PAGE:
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I want to start by saying I've always been a sensitive man.

Growing up, I was always considered a “cry baby.” I was very in tune with my emotions and wasn't afraid to let them out. I recall getting kicked out of class in sixth grade because I couldn’t sing Pokémon songs. I cried as if someone died; it was embarrassing, but I couldn’t control my emotions.

As a Black man, showing this type of emotion is shunned upon. Crying is not something that Black men do. It's often considered to be a “little girl’s” way of emoting. But for me, I've always been into my emotions. Quiet as it's kept, at about 15 I stopped crying.

For roughly nine years my tear ducts were clogged by the blockage in my emotions denying me the ability to cry. This may have been due to the fact that I was growing into my manhood and crying was something I got rid of — or it could have been the trauma. The trauma of growing up as a Black man in America, with all of the paraphernalia that surrounds that type of trauma. The pressure of growing up the “golden child” of your family and friends, and working towards that upper mobility and making it out of the hood. There were so many elements that distorted my emotional release in that capacity.

The pain was still there, but I couldn’t cry.

For so long I was emotionally distraught — unable to shed tears, unable to understand my emotions. I was depressed and confused, trying to navigate through a life I didn't love. The confusion and self-hate consumed me and blocked my emotional channels. However, something changed recently that allowed the flood gates to reopen.

It wasn't until about roughly early 2019 that I was able to start crying again, and I’ve been crying ever since. It's an insane flurry of emotional release that has allowed me to explore the hurricane of emotions inside of me. It's a beautiful disaster that has allowed me to explore who I am and who I want to be in life. Through my crying, I’ve faced my demons, anxiety and depression.

I want to explain why I've been crying so much, especially in these times, and why it's important for Black men to cry. I'll start back in 2019.

I remember it started when Nipsey Hussle died. March 31, 2019, I got the news that one of the greatest people of my generation passed away due to gun violence in his own neighborhood. The irony that the very thing he tried to diminish in his neighborhood — self-destruction and hate — was the catalyst to his passing. The sheer fact that we lost someone whose greatness couldn't be matched in this time tore me apart as a Black man.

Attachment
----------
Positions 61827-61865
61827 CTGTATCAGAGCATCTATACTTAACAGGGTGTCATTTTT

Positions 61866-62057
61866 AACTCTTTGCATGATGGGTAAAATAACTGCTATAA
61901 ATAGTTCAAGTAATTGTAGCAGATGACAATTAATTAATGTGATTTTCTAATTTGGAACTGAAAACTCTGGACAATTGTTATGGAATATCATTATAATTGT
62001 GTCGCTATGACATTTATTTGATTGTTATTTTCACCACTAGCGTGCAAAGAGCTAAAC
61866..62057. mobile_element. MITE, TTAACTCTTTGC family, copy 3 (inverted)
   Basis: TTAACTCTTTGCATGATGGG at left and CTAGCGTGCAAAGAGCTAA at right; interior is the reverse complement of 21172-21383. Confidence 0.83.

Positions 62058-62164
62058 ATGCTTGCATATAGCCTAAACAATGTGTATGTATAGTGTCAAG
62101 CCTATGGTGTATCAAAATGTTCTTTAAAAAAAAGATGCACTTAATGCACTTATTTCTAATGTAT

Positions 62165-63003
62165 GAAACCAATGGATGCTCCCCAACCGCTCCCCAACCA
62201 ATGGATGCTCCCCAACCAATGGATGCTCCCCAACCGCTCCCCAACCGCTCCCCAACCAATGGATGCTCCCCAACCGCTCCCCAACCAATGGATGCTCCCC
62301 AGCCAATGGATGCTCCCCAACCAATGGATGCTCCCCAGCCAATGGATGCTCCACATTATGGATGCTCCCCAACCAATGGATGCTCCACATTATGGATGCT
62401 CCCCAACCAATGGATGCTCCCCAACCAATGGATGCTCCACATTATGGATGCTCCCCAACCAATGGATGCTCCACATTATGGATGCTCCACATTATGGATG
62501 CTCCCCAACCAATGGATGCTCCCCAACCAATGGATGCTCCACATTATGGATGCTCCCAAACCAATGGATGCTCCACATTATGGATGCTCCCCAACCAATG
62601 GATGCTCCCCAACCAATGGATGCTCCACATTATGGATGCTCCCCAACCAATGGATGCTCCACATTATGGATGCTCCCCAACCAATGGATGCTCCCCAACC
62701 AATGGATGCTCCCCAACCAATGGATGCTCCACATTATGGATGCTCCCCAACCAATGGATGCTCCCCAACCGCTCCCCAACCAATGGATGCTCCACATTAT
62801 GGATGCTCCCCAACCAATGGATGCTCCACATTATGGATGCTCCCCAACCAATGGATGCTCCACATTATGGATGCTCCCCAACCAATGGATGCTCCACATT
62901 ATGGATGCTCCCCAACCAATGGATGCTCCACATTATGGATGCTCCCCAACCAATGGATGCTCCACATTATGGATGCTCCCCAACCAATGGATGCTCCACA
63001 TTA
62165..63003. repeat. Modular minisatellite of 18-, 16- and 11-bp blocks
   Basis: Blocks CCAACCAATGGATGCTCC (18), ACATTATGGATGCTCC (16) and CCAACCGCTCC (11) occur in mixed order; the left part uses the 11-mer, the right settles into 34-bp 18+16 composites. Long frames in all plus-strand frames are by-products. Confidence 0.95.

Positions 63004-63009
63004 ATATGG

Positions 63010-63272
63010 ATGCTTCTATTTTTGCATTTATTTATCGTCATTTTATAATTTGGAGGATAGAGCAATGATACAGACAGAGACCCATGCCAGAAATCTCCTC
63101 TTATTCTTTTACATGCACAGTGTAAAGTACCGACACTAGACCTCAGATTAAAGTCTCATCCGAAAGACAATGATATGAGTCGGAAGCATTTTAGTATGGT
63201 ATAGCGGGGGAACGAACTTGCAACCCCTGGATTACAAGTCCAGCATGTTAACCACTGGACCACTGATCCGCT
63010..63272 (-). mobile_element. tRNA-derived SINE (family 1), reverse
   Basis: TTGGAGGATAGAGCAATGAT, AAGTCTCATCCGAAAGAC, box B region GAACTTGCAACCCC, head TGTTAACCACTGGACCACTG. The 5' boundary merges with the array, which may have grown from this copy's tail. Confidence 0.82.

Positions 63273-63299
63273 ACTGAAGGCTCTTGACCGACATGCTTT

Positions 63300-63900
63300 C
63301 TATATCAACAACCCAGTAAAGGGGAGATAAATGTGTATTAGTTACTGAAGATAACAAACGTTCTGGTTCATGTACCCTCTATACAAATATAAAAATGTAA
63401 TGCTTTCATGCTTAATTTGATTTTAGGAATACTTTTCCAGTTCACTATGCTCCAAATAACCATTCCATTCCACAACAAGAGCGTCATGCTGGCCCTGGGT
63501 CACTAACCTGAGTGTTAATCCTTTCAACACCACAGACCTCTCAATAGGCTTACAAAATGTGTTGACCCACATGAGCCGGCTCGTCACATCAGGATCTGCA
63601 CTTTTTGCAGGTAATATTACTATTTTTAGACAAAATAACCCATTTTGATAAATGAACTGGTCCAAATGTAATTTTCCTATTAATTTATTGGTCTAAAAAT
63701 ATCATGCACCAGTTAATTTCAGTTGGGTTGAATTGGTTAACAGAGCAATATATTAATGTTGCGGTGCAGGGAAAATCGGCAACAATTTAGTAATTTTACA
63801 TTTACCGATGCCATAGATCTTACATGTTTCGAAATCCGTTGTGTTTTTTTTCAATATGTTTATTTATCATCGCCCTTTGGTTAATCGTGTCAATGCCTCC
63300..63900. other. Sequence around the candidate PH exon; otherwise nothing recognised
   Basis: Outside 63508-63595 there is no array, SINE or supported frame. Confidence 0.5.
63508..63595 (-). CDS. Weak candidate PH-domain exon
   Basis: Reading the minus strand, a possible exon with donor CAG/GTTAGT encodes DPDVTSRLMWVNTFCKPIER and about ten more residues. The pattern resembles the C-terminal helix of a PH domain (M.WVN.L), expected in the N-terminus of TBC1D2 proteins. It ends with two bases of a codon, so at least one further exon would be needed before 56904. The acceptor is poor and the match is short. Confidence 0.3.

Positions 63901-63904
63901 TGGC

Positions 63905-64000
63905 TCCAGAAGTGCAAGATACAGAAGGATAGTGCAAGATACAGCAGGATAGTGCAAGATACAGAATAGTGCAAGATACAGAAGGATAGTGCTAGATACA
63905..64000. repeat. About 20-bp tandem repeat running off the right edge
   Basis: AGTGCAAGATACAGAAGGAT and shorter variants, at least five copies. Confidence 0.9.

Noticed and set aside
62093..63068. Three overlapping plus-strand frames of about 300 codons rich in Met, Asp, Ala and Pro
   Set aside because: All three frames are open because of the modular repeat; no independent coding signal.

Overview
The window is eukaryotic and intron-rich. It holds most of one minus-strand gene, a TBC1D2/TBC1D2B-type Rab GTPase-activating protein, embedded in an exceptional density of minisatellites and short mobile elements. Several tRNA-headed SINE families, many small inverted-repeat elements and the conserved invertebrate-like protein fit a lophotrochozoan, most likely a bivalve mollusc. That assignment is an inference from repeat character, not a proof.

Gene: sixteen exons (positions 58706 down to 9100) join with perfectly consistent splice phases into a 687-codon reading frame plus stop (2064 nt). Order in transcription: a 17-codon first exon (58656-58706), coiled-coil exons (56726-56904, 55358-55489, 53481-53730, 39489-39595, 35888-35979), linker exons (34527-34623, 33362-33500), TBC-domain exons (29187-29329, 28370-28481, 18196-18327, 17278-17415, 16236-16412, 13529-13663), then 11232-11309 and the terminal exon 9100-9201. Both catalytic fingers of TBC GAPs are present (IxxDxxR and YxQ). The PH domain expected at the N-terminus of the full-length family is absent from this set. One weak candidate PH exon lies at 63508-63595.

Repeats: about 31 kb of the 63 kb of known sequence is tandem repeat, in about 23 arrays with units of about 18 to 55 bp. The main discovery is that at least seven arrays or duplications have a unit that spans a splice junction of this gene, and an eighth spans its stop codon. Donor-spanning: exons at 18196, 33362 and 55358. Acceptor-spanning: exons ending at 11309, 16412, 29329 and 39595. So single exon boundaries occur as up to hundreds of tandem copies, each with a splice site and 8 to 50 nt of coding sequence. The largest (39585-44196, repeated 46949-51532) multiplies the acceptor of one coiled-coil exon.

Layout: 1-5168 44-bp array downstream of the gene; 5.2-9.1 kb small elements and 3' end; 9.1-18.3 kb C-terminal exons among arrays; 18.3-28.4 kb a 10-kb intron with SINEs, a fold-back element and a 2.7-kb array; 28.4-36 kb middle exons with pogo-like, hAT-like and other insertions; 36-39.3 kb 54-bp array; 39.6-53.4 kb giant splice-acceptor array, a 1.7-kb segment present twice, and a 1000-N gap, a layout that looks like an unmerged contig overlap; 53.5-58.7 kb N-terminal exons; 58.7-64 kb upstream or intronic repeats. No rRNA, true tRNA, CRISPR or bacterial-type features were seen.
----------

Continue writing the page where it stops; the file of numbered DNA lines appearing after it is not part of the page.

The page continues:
Nipsey was a Black man assisting his people and helping them grow, and someone took his life. Someone he knew. It was devastating and it tore me apart. For someone with an empathetic heart to watch the video of this Black man being gunned down in the plaza that he built his entire empire on broke my heart. Then, to see the outpouring of fans and people that became fans (including myself) show their love and affection for a man they never knew — it shook me to my core.

I preface the rest of my sentiments with this: I'm also an empathetic man. I feel everything, even if it's not attached to me. When a Black man dies, especially by gun violence, I feel it the most. This is because I have brothers and friends who have been subjugated to the causes of gun violence.

So when I see another Black man fall to the self-destruction that is gun violence, it breaks my heart. You can see why the floodgates came out when I found out that Nipsey passed. His death forced me to reassess everything that I've been doing in my life up until then. I cried for hours for the first time in years. It was the most painful feeling I felt in a long time.